Jan. 17, 2011 – ATV Digest

Polaris’ new UTV features 88 hp engine

Polaris Industries has added an “extreme performance” vehicle to its UTV family.
The recently introduced Ranger RZR XP 900 will feature a new power plant that provides acceleration that is 29 percent quicker than its nearest competitor, the company said in a press release.
“When we set out to design the Ranger RZR XP 900, we wanted to create a ground-breaking, high performance vehicle to complement our current, best-selling Ranger RZR line,” Matt Homan, vice president and general manager of Polaris’ Off-Road Vehicles Division, said in a press release.
Polaris believes it has done that with the XP 900, which features a new 88 hp, 900 Twin, Electronic Fuel Injected engine, a new 3-Link Trailing Arm Independent Rear Suspension with 13 inches of ground clearance and 14 inches of travel.
The 3-link Trailing Arm design consists of two extra-long radius rods and a far forward-connecting trailing arm, resulting in a strong, yet lightweight system. The Ranger RZR XP 900 also is outfitted with adjustable, premium 2-inch body Fox Podium X 2.0 shocks.
For safety, the Ranger RZR XP 900 has a certified roll-over protective structure.
The Ranger RZR XP 900, offered in Indy Red and a White Lightening limited edition model, will be available at Polaris dealerships this month, the company said. More than 70 Polaris accessories, including cargo boxes, winches and protection, also will be available at launch.

Key public lands bill dropped in the u.s. senate

U.S. Senate Majority Leader Harry Reid (D-Nev.) stopped efforts to pass an omnibus public lands bills that would have restricted off-highway vehicle access to public lands, reported the American Motorcyclist Association (AMA).
Reid introduced the bill, the “America’s Great Outdoors Act of 2010,” on Dec. 17 as a substitute to the “Federal Financial Assistance Management Improvement Act of 2009,” which is unrelated. The new bill would have restricted access to thousands of acres of public land, which key representatives, including House Natural Resources Chairman-elect Doc Hastings (R-Wash.), opposed.
The AMA, which has issued action alerts, written letters and applied procedural pressure to combat Reid’s efforts, praised the efforts of its action alert subscribers for playing a role in opposing the legislation. However, AMA Senior Vice President for Government Relations Ed Moreland also warned that Reid could bring a smaller version of the bill back to the floor.
“We need to protect public land for future generations, not from future generations, and that includes responsible OHV recreation access,” Moreland said in a release. “In addition, legislation deserves a full and public debate on its merits, and parliamentary tricks and sleight-of-hand, such as what we saw in 2009 and what we’ve experienced here, do not allow that.”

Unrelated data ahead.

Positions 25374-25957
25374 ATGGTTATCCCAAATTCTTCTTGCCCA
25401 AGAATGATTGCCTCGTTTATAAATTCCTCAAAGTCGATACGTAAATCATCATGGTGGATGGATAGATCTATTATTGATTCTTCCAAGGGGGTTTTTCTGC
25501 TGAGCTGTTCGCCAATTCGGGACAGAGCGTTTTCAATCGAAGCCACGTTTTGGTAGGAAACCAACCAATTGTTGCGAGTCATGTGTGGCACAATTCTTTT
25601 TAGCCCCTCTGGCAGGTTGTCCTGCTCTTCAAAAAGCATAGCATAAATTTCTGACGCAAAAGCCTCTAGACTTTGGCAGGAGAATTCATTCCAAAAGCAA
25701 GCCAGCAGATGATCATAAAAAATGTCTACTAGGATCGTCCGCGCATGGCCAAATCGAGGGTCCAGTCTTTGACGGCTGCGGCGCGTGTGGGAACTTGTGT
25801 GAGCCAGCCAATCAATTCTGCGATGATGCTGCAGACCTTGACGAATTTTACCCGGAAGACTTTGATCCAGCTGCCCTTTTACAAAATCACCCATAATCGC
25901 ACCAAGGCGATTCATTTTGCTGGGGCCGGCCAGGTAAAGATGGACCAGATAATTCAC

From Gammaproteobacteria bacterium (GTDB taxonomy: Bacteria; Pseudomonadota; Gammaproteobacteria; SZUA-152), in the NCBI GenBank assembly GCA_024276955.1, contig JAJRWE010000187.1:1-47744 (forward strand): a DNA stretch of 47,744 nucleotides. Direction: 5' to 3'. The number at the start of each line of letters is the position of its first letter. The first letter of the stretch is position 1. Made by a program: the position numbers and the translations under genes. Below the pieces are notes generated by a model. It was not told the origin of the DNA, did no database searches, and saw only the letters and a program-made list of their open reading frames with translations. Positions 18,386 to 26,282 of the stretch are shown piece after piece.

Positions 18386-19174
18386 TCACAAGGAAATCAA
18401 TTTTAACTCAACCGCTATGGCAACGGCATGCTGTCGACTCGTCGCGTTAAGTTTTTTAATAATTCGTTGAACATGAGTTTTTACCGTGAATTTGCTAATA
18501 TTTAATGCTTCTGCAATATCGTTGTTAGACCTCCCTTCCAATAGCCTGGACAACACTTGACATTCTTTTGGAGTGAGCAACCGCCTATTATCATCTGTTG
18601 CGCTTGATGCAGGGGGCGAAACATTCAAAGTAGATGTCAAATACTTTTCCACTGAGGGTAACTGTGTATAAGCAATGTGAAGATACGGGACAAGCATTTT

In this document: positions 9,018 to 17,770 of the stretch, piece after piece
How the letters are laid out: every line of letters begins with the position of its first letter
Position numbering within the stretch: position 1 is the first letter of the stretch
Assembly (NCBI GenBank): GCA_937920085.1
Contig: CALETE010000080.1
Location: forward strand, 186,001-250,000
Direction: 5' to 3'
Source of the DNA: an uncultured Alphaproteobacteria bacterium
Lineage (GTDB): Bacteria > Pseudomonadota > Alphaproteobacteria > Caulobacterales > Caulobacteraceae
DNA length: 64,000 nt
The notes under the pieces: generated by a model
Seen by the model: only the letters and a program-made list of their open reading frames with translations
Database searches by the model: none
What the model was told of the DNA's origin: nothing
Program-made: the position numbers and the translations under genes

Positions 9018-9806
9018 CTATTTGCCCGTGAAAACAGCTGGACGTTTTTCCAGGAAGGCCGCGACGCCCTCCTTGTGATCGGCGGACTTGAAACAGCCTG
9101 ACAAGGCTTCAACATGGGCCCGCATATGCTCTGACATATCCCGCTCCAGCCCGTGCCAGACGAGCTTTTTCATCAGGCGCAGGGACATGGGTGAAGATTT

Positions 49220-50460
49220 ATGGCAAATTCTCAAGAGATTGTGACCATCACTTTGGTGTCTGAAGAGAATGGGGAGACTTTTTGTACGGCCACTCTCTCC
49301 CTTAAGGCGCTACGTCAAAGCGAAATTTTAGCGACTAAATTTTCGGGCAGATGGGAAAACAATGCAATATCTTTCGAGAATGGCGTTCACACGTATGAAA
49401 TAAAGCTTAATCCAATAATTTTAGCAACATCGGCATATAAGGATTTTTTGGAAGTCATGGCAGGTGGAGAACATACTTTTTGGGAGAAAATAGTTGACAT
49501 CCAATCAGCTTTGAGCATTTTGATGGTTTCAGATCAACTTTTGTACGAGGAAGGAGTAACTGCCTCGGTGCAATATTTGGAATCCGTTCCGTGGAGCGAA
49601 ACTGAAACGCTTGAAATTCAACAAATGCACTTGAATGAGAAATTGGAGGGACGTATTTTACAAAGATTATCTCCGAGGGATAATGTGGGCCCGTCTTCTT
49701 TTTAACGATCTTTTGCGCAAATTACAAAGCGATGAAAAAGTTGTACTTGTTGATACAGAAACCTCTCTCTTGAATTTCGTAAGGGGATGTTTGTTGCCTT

ATV-related injuries decrease, report finds

ATV-related injuries have declined for both youth and adults, according to the federal government.
Youth ATV injuries have declined 14 percent, according to a recent report released by the Consumer Product Safety Commission (CPSC). Total ATV-related injuries in 2009 decreased more than 2 percent from 2008. The report also estimates the third consecutive decline in the total number of deaths in three years (2006-2008), with a 16 percent decrease occurring over that period.
The CPSC also reported the risk of injury per 10,000 four-wheel ATVs in use declined by 5 percent from 2008 to 2009. This is the eighth straight year that injury risk for ATV riders has decreased — a downward trend the CPSC also describes as statistically significant — and it is now lower than at any time since CPSC began calculating this injury risk in 1985.
“The commitment of the member companies of the ATV Safety Institute (ASI) to rider education, parental supervision and state legislation is reflected in the continued decline of ATV injuries and fatalities as reported by the CPSC,” said Paul Vitrano, executive vice president, ASI. “Since 1984, the major manufacturers and distributors of ATVs in the United States have worked closely with the CPSC to implement ongoing safety initiatives.”

Polaris Announces 2011 Race Teams and Contingency

Polaris Industries comes into the 2011 race season with teams competing in the Grand National Cross Country series (GNCC), World Off-Road Championship series (WORCS), Best in the Desert (BITD), TORC, LUCAS and Mud racing. Polaris also will continue to offer its ATV racing contingency program. “Polaris is excited for another year of ATV and side-by-side racing,” said Donna Beadle, race team manager for Polaris’ Off-Road Division.
Polaris will continue to offer an ATV race contingency program, in eight ATV racing series, with a total purse of almost $400,000. Polaris is offering contingencies in GNCC, WORCS, ATVA-AMA Motocross Nationals, AMA National Harescramble, Iowa ATV Hare Scramble Series (IATVHSS), New England ATV Motocross Series (NEATV), the Heartland Challenge and Canadian Motorsport Racing Club Series (CMRC). PSB

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